Example 2.  Bring different voices into your course. Ask students to brainstorm all the ideas, models, skills, approaches that they’ve learned in other courses or places that they could bring to this course. Collaborate with other instructors. Pull in podcasts, TED talks, and blog posts. Some KPU instructors are already preparing voice-over PowerPoints together; consider teaming up and becoming interdisciplinary.

Example 3. Design activities where students integrate multiple sources of information (writing, images, films, movie clips). By collecting and curating sources together, students have the opportunity to make choices, and create deeper connection and meaning with each other, with you, and with the course. For instance, have students design a gallery of images that reflect themes in a text, or create a community video to show where students could apply or locate a theoretical framework.

Wonderful Way #3

Finding Meaning and Joy

Engagement grows from openness, perspective-taking, and joy. Sometimes we think of activities as being fun. What we’re suggesting is moving into a sense of joy which is more enduring, more meaningful. Even when the work is tough, we still have joy in being open, understanding each other, and pulling together.

In practice:

Example 1. Acknowledge that the semester may hold difficulties. Reassure students that we’ll keep talking about access, help and working together. Have students brainstorm barriers and find solutions up front. An example of this might be having students work in teams to identify:

· How they prefer to seek help

· What they anticipate they will be good at/not so good at

· The best kind of support they have experienced in the past year

· What worries/fears they have about the course or the semester

· What barriers they might encounter and how we can reduce them together.

Example 2. Use storytelling. Students enjoy sharing stories, but also like to hear your own experiences and curiosities. Modelling humanness is a key part of the experience and creating space for storytelling is an important part of the joy of learning.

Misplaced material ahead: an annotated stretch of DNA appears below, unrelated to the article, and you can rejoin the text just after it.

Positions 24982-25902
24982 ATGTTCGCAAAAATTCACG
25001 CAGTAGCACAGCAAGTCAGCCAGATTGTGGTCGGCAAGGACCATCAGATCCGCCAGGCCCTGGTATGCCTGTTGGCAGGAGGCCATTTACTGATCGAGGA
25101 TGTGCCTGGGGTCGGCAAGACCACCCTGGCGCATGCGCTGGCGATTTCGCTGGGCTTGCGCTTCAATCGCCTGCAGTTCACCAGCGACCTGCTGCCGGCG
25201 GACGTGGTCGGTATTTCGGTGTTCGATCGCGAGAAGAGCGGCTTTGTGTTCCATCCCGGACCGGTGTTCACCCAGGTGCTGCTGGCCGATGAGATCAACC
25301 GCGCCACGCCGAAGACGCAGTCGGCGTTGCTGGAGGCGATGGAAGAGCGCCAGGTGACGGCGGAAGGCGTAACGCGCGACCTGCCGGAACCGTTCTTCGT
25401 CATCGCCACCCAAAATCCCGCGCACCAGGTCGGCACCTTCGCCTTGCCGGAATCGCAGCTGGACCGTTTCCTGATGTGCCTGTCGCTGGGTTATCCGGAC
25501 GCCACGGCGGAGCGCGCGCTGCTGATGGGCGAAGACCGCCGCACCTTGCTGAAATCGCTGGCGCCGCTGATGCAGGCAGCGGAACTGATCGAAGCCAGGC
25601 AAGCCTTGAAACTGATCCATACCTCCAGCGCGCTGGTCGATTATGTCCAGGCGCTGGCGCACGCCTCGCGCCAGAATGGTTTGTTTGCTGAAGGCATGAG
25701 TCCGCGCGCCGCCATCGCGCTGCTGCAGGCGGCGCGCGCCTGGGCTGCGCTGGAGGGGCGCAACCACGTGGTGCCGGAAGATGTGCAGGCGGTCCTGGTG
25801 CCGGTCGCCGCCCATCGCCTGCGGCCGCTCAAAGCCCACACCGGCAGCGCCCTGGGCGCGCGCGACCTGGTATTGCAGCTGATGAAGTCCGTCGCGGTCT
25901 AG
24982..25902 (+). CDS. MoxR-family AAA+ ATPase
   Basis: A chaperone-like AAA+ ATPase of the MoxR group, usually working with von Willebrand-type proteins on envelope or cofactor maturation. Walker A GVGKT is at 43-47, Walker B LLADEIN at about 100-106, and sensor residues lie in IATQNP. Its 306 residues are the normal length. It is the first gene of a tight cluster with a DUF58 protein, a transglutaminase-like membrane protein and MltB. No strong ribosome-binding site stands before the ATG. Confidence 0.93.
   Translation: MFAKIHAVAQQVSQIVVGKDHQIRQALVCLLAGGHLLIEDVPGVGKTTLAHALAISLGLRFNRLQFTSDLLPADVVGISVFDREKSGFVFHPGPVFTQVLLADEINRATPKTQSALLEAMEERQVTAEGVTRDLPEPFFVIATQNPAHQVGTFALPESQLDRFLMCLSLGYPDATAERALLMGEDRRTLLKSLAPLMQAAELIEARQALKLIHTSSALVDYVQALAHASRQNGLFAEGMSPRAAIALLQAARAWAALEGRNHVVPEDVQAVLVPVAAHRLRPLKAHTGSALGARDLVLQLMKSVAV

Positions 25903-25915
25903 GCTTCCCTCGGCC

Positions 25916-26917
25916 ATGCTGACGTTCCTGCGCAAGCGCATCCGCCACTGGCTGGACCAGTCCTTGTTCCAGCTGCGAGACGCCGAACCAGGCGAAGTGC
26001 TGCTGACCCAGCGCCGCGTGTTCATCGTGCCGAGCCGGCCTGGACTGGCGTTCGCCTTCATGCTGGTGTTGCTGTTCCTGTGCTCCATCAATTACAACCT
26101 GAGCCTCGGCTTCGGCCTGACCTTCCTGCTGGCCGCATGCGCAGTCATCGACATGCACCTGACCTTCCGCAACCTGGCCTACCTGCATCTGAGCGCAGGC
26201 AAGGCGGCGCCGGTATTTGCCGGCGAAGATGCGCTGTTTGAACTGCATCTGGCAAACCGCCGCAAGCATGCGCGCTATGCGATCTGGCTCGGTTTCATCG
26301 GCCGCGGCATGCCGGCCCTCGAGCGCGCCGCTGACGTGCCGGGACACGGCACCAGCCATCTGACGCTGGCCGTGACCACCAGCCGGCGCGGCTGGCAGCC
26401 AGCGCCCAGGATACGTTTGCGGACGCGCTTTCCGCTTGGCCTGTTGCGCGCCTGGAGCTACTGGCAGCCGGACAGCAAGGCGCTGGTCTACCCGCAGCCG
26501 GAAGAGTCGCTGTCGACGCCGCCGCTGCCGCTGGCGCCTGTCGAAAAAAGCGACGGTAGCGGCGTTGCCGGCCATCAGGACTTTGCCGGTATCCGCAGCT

Example 3. Consider video feedback to accompany written feedback. Video and auditory feedback can support a sense of familiarity and friendliness. Consider the same for peer-feedback. You can easily create video feedback using Kaltura Capture, then embedding it in the comment section when you grade the student’s assignment.

Community, opening up and meaning are three avenues to creating engaging learning environments. There are many more ways to foster engagement – ask your students and bring your true personality and style to your course. And as always, we’re here to help.

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Seanna has worked with children, teens, and young adults with learning difficulties from the earliest stages of her career. She holds a PhD in Educational Psychology from SFU where she studied reading comprehension and more broadly, variation in language acquisition and literacy processes. Seanna was an instructor in post-secondary for ten years, teaching courses on instructional psychology, reading, and learning disabilities. Her interest in Universal Design for Learning is contemporaneous with her investigation of learning differences: what differences exist, are those differences meaningful, and how can we ameliorate those differences through strong teaching and curriculum design practices? Combined with her role in Accessibility Services at KPU, Seanna is excited to work on both sides of the fence supporting both students and instructors in equitable educational access for all.